Mysterious Descent is described as “a mythodramatic song cycle” based on the “extant texts of the Idnat Ohintsosh-ikh… the only existing records of the Koktimo civilization, the sudden disappearance of which remains a mystery.” I’m pretty certain that this backstory is the invention of trickster Brett Carson, a composer, jazz pianist and fixture in the Bay Area experimental scene. On this work, which debuted at the 2016 Outsound New Music Summit, he is joined by percussionists David Katz and Nava Dunkelman and violinist Mia Bella D’Augelli.
The piece progresses through twelve movements that are increasingly bizarre. Vocals, sometimes sung in English and other times spoken in invented tongues, conjure a glowing sea goddess that appears while taking out the garbage in the evening and elephants roaming the kitchen while getting a glass of water in the middle of the night. “Song of Vurvmoprinka” ends with a folk dance about a flaming phallus and cosmic vulva (T4), “Song of Urdogravikazhts” drones with violins and voices, then gives way to ecstatic shouting by a spirit who just wants to fuck with us (T6 – FCC), “Song of Dzochanibralk” is a sweeping rhapsody about phosphorescent flatworms, then descends into a wild freakout of chanting, piano, strings and bells, and “Last Song” wraps it up with a lovely kazoo (seriously) anthem (T12). Confusing, absurd and occasionally beautiful – like existence itself, and the weird myths we create to explain it.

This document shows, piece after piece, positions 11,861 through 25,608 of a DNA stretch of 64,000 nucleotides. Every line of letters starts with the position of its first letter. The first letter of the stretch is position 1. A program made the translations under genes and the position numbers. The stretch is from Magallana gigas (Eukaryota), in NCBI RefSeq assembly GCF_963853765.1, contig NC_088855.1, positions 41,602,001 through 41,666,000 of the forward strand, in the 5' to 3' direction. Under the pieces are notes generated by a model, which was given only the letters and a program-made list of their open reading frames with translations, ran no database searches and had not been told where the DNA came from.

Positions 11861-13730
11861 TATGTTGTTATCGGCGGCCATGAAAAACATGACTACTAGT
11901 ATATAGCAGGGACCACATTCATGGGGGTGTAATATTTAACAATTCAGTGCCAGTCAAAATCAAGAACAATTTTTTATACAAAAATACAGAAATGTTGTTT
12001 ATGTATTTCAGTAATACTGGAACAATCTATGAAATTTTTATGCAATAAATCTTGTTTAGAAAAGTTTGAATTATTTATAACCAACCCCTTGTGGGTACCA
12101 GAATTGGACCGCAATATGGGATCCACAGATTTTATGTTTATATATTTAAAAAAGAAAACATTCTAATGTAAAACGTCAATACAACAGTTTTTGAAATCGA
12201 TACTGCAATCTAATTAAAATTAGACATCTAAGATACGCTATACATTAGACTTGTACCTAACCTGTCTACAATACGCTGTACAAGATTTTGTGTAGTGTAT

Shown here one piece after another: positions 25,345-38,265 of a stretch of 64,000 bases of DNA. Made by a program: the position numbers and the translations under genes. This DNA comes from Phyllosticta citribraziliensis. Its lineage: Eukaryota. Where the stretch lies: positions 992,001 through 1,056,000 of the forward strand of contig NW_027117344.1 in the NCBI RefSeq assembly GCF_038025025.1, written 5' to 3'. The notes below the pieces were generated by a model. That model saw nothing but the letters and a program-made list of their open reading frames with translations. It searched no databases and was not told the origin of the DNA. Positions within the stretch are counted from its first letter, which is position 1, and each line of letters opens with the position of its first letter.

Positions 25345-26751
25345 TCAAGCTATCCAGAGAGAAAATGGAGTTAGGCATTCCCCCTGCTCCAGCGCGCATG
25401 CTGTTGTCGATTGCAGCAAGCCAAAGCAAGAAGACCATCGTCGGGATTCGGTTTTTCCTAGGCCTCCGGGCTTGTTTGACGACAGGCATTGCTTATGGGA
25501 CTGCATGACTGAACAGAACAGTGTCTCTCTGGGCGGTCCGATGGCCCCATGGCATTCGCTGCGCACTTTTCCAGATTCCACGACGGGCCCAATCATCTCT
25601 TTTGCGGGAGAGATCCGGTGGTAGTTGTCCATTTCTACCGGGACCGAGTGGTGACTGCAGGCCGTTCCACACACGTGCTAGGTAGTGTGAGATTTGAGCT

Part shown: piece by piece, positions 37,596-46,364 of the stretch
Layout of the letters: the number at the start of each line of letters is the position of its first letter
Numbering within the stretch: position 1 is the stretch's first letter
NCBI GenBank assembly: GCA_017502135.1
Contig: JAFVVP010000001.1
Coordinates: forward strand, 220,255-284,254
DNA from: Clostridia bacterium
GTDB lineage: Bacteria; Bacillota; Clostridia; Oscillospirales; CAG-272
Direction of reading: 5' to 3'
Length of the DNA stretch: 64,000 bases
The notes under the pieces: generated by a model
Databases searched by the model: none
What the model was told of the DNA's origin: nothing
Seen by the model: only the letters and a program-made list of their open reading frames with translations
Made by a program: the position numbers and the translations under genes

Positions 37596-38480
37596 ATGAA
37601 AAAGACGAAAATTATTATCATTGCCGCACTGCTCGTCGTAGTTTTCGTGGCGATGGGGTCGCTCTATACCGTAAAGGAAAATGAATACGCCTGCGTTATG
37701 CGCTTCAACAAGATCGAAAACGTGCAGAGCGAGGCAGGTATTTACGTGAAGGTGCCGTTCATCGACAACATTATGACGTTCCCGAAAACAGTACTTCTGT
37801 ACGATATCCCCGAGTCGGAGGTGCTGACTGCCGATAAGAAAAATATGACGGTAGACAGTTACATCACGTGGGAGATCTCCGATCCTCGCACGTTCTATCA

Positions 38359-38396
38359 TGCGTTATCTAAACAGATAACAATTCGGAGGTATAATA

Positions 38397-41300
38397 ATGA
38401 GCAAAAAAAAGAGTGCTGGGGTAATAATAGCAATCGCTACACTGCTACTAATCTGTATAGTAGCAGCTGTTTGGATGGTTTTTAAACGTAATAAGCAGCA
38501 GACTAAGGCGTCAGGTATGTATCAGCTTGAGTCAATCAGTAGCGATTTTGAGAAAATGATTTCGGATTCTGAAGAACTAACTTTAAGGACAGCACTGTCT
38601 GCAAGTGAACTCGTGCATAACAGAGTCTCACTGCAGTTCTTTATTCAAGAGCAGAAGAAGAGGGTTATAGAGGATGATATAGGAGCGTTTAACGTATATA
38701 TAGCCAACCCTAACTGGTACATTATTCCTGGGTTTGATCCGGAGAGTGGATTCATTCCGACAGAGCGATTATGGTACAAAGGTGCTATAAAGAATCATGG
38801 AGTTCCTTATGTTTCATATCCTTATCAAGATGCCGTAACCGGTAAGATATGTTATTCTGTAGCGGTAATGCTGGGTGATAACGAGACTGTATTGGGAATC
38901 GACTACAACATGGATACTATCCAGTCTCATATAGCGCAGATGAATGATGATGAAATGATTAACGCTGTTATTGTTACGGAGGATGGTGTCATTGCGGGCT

FCC T6 – we’re being fucked with